NetAnalyzer is a network analysis tool that can be used to calculate the associations between nodes in unweighted n-partite networks [1]. The calculation of the association between nodes is based on similarity indices (Jaccard, Simpson, geometric and cosine), statistic-based (Pearson correlation coefficient, CSI and hypergeometric) [2] and a special metric designed only for tripartite networks (here called as 'transference' method [3]). The user can choose the association index method according to the network to analyse. The tool gives a table of results, with all the associations between nodes and the association value calculated.

If you use this tool, please cite us: [1] E. Rojano, P. Seoane, A. Bueno, J. R. Perkins & J. A. G. Ranea. Revealing the Relationship Between Human Genome Regions and Pathological Phenotypes Through Network Analysis. Lecture Notes in Computer Science, Vol 10208, 197-207 (2017).

[2] Fuxman-Bass et al. Using networks to measure similarity between genes: association index selection. Nature Methods, 10(12):1169-76. 2013.

[3] Alaimo et al. ncPred: ncRNA-Disease Association Prediction through Tripartite Network-Based Inference. Frontiers in Bioengineering and Biotechnology, 2:71, 2014.


Linux & MacOS:

Please, check before your Ruby compiler (it has to be clang to install nmatrix)

ruby -rrbconfig -e 'puts RbConfig::MAKEFILE_CONFIG["CC"]'

If not, install RVM (, and then:

rvm reinstall 2.4.1 --with-gcc=clang --with-cxx=clang++
git clone
cd nmatrix
gem install bundler
bundle install
bundle exec rake compile
bundle exec rake spec

Once nmatrix gem is installed:

gem install 'NetAnalyzer'


The program NetAnalyzer.rb can analyse an unweighted network to calculate the association index between different nodes.

An example of use can be the following:

$ NetAnalyzer.rb NetAnalyzer.rb -i network.txt -l 'hpo,HP:;patients,[0-9]' -m hypergeometric -u 'hpo;patients' -a 'associations_file.txt'


-i: Input file with the network to analyse. It must have two columns (separated by default by tabs) that represents the nodes that are related (NodeA\tNodeB). Please if you have doubts about the format, check the example providen.
-l: Layers construction. Please consider that, depending on the n-partite network you provide, NetAnalyzer will transform it into a bipartite one to perform the analysis (excepting if the association method used is 'transference'). The layers must contain a identifier of the node, and a character or pattern to identify. In this example, the bipartite network has HPO terms (with 'HP:' string in each of them) and patients that have these HPO terms (they are given as numerical patient IDs). Both layers must be separated by ';'.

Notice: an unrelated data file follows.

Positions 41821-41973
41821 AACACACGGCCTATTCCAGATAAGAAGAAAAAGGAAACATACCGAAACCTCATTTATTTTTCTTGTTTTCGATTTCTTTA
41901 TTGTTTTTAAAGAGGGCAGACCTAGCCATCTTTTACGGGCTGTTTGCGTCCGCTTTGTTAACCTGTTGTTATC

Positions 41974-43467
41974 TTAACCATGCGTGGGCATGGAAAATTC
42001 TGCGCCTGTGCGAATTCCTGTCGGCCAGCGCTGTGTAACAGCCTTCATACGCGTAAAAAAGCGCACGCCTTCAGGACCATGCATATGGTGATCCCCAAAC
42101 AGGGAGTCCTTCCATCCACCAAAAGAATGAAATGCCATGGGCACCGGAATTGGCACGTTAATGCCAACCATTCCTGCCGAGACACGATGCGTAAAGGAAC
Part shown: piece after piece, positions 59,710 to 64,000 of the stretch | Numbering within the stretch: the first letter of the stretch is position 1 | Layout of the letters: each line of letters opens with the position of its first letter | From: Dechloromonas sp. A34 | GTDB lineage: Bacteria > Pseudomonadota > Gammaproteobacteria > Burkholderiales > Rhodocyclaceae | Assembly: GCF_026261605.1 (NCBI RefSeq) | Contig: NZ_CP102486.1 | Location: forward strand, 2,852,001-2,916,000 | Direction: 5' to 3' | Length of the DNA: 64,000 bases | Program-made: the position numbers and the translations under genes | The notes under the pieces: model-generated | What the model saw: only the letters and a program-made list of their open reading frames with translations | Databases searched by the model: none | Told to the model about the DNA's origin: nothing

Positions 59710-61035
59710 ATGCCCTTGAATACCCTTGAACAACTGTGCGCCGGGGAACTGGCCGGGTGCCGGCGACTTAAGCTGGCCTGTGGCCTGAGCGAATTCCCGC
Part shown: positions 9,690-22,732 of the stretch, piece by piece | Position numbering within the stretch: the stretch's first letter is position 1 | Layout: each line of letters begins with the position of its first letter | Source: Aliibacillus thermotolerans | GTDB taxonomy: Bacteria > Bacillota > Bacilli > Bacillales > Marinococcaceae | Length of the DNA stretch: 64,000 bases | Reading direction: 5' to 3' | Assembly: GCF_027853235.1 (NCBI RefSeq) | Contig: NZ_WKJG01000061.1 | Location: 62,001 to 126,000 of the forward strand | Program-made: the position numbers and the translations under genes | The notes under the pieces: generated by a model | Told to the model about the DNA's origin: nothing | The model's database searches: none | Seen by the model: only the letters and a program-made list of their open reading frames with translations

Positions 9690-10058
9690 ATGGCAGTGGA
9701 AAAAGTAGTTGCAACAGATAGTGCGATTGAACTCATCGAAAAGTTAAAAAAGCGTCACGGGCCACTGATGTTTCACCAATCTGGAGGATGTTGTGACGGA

-m: Association method. There are 8 different association methods to choose: 'jaccard', 'cosine', 'pcc', 'csi', 'hypergeometric', 'simpson', 'geometric' and 'transference'.
-u: Set which layer will be the one that establish connections between nodes in the other layer. In this case, we will get with patient is associated to other patient because the HPO they share.
-a: Associations output file name. Here you can find the associations between nodes in the network and the calculated association value, according to the chosen method.

Optional flags:

-s: Split character. Change if the layers of the network are not separated by tabs.
-o: Output file name.


After checking out the repo, run bin/setup to install dependencies. Then, run rake spec to run the tests. You can also run bin/console for an interactive prompt that will allow you to experiment.

To install this gem onto your local machine, run bundle exec rake install. To release a new version, update the version number in version.rb, and then run bundle exec rake release, which will create a git tag for the version, push git commits and tags, and push the .gem file to


Bug reports and pull requests are welcome on GitHub at


The gem is available as open source under the terms of the MIT License.